After getting back to Suvdaa’s home, we started the greetings of the New Year. When you welcome people into your home, you start with the oldest male adult, and move down from there (or in a circle if in a ger, but always with the eldest first). You hold out your arms and if you’re younger, you place them on bottom so you’re kind of grabbing onto the other person’s elbows. You then both say, “amar bain oo” (formal greeting) and kiss/sniff each other on the cheeks. You then sit down to eat. OH and you don’t greet the same person twice in one Tsagaan Sar. My bad for attempting that bit.

All together, I visited 21 homes. I’ve never been so tired, so full, and so overwhelmed with all the hospitality. Visits usually go as follows:
-Greetings to everyone
Too cute- Nema, Alex, and their apparent
adoptive children, ha.
-Sit down, eat a piece of “white food” (aka food made from dairy) first or wait for the cup of milk tea that will be brought to you
-Start eating salat (mayo-covered egg or potato salad), pickles, etc
-Get a big thing of buuz and start eating that
-In between all of that there’s at least three vodka shots that are offered to you (seriously, it’s tradition)
-Also talk about stuff in between there with the limited Mongolian you have
-If you’re super lucky like me, you’ll get asked to sing any Mongolian songs you know
-Near the end of the visit the host gives gifts to the guests. Apparently it’s not a sign to leave, but it basically means you can leave whenever. Usually I didn’t stay at a house more than half an hour.
Gifts I got included: tons of candy/chocolate, unit cards for my phone, money (including *American* dollars!), a neat glass elephant statue, gloves, a scarf, a mini iron (found that one funny because that house gave the men cigarettes and the women irons. I can see what’s happening), leather key holder, and tons of shampoo and body wash- really useful!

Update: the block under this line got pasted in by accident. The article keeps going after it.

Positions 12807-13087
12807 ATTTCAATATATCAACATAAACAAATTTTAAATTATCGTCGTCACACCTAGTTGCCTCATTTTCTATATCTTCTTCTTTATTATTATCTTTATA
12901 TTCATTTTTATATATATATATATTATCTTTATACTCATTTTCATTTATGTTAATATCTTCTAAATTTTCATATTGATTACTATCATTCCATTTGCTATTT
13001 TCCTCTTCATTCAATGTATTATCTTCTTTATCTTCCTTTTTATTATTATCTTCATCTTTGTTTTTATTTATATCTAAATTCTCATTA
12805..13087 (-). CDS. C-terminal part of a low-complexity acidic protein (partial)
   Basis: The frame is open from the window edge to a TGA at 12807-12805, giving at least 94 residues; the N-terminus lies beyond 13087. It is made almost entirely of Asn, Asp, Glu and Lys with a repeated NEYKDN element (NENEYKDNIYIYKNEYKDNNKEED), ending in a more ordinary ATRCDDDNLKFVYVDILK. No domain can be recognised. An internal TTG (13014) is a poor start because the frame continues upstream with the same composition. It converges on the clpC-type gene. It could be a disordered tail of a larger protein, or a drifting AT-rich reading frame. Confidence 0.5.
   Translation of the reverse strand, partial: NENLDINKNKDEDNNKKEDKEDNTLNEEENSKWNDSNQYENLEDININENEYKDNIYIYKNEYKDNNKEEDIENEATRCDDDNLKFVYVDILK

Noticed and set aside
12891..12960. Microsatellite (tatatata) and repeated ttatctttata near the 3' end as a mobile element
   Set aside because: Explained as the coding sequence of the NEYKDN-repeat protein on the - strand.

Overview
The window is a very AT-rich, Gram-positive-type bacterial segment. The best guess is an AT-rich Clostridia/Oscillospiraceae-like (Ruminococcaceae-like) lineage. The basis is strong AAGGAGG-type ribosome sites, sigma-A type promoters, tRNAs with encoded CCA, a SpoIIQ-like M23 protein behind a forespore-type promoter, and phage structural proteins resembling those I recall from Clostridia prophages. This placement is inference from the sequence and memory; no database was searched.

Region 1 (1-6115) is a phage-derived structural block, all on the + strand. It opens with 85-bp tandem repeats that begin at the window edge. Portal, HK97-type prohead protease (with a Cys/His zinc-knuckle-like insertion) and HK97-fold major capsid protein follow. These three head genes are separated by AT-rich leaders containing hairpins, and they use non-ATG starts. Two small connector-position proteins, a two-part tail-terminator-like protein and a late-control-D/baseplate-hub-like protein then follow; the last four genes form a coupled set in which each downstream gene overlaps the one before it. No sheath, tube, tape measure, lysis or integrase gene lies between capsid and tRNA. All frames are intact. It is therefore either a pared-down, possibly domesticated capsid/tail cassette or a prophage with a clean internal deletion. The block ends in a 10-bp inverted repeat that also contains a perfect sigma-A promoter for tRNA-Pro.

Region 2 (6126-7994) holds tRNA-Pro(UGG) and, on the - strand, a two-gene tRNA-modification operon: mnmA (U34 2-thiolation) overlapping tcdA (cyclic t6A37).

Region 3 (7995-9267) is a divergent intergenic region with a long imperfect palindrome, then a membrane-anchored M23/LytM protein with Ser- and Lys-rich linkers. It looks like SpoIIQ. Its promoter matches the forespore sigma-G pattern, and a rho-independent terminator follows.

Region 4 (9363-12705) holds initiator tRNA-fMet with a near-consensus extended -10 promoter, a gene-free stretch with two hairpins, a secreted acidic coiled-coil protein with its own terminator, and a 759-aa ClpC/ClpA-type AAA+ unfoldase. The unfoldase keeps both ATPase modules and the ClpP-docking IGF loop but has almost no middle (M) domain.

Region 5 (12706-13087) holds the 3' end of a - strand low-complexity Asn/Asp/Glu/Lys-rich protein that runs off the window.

-Say thank you and goodbye!

So the first couple homes I went to were with Suvdaa and her family, then we went to her parents house, and Tuya’s home after that. Umm, who told me Tuya can play the guitar?? Anyway, right after that I met up with Alex and Nema and went with them to visit the Mercy Corps people’s homes, which I knew them due to always coming to their office to take pictures of them. :)

Ger Tsagaan Sar!
After THAT (still same day here people), we went to Bymba’s and met up with Mogi to go to his home and some of his friends’ homes. Yeah, by the end of that I didn’t know if I was super tired, drunk, or both. That day I went to 15 homes. Oi.

The next morning a sad Mika, sad by the fact that I didn’t spend any time with him, awaked me from my sleep. Boo. After getting myself together in the morning, I started round two of Tsagaan Sar. I went to my friend Bojo’s home, who her mother is a nurse at the hospital. Bojo lives and goes to school in UB, and was there for Tsagaan Sar. Her family was so incredibly nice, and they said they were honored that I came to their home since I was the first foreigner to visit during Tsagaan Sar. :) D’aww! And the father even gave me a book of Buddhist prayers in Mongolian script, in which he wrote a message of good luck and thanks in the cover… in script! :D It was such a nice visit. I left just as more family members came, and I didn’t have to go far to reach my next destination- my supervisor’s! The assistant mayor was there when I arrived, so it was nice to chat with them for a little while.